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Thomas R. Karl, George Kukla, and Joyce Gavin

Abstract

Previous work has shown significant decreases of the diurnal temperature range (1941–80) across a network of 130 stations in the United States and Canada. In the present study, changes in monthly total precipitation at these same stations were related to the decrease in temperature range using various Monte Carlo. These tests indicate that factors other than those related to precipitation contributed to the decrease of daily temperature range. Further study of the mechanisms responsible for the decreased temperature range is warranted, based on these results. The decreased range may be one of the few pieces of evidence available in North America that is consistent with potential impacts of increased greenhouse gases and/or anthropogenic aerosols.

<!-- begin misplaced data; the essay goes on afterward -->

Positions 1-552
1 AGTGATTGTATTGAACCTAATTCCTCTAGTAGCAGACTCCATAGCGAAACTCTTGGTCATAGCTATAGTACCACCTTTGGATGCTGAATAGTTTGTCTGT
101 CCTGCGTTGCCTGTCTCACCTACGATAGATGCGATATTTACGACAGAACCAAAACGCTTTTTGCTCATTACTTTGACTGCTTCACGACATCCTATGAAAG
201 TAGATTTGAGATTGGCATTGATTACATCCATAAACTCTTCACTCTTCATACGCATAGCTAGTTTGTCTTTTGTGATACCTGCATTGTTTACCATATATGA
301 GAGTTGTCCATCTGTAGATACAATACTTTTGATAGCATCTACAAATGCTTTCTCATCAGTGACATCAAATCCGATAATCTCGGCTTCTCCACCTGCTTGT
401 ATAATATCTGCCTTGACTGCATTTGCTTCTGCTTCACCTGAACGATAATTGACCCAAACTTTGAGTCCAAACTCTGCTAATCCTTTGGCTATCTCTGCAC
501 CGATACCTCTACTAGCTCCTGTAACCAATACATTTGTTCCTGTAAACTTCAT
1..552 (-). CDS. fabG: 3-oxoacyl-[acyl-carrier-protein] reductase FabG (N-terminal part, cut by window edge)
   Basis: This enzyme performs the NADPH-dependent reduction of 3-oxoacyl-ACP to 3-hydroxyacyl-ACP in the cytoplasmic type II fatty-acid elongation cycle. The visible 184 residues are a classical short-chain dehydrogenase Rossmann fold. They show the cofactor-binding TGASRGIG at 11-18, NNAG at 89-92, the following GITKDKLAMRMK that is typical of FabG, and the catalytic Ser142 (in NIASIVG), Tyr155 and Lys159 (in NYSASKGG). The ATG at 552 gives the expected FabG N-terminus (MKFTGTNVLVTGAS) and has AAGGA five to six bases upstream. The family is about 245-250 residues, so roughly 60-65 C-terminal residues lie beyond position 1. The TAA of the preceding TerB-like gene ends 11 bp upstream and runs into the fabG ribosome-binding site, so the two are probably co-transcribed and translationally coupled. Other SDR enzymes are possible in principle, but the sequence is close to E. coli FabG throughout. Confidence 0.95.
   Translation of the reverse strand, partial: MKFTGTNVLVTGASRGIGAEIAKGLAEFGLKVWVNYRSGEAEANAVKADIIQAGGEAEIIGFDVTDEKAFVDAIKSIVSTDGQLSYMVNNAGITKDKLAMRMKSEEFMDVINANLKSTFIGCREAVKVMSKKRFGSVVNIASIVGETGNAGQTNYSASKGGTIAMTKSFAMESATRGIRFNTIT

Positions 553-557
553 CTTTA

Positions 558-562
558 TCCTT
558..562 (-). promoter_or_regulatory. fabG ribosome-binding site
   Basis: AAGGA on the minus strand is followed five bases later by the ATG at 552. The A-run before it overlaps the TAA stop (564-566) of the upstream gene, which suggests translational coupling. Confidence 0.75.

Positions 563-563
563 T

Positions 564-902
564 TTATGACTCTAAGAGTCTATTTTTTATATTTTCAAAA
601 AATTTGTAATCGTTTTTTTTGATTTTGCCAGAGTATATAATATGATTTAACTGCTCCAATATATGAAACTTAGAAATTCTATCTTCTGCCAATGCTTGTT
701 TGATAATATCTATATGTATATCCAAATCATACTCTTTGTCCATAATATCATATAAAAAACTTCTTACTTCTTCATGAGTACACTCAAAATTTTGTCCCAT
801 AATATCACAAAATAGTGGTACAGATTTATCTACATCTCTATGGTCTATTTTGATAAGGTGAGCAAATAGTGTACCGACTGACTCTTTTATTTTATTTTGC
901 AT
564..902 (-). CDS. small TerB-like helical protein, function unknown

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Thomas R. Karl, Henry F. Diaz, and George Kukla

Abstract

Several equations were developed that related the effect of urban growth, measured by increasing population, to the mean seasonal and annual temperature: the diurnal maximum, minimum, average, and range. These equations were derived from a network of 1219 stations across the United States, which were analyzed for the years 1901–84. The results indicate that urban effects on temperature are detectable even for small towns with populations under 10 000. Stations with populations near 10 000 are shown to average 0.1°C warmer for the mean annual temperature than nearby stations located in rural areas with populations less than 2000. Urbanization decreases the daily maxima in all seasons except winter and the temperature range in all seasons. It increases the diurnal minima and the daily means in all seasons.